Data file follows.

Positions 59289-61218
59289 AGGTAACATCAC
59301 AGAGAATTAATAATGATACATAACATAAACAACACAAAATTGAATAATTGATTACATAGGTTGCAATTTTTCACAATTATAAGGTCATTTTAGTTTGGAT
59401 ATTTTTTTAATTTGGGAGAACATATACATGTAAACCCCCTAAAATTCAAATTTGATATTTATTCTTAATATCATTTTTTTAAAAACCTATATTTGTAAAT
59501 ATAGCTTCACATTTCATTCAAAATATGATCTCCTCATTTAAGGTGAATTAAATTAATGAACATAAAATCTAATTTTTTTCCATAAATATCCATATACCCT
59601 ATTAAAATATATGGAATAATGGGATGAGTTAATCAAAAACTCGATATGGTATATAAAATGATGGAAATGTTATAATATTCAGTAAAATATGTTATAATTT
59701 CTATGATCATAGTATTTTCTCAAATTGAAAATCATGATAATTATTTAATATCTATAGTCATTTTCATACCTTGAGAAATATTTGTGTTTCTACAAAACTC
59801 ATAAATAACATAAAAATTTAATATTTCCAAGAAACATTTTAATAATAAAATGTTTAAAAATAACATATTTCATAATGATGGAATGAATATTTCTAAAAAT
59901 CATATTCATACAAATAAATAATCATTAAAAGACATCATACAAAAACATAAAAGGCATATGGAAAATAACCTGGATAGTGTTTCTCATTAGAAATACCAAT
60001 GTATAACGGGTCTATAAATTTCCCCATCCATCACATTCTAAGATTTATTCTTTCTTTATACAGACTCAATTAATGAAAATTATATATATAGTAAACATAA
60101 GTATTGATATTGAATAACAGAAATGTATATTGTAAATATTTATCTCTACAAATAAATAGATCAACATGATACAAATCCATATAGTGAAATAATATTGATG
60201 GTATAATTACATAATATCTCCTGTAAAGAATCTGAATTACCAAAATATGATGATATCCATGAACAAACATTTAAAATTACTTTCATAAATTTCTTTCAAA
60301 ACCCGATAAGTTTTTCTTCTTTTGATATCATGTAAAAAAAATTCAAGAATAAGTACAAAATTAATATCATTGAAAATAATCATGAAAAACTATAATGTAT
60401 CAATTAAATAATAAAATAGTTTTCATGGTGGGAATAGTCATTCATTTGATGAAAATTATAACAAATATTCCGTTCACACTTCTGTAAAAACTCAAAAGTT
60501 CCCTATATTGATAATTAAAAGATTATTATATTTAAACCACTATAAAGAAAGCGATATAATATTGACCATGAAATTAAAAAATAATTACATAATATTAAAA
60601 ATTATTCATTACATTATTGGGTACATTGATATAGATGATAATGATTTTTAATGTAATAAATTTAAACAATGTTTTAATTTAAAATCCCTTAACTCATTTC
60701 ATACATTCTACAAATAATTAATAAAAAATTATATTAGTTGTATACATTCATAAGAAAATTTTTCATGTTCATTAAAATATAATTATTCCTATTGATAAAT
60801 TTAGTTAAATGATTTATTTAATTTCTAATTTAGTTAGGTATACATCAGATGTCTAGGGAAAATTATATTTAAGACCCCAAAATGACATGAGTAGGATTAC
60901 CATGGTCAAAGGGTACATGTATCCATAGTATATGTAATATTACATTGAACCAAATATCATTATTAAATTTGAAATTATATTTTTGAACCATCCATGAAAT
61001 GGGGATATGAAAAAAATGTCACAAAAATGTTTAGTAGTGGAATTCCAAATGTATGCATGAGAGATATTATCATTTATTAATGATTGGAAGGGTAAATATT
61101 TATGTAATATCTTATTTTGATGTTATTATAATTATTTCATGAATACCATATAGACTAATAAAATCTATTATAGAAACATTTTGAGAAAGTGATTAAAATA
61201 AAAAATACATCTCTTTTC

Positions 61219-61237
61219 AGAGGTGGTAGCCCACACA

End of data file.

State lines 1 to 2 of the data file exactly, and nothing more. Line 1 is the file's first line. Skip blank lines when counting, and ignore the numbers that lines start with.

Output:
Positions 59289-61218
59289 AGGTAACATCAC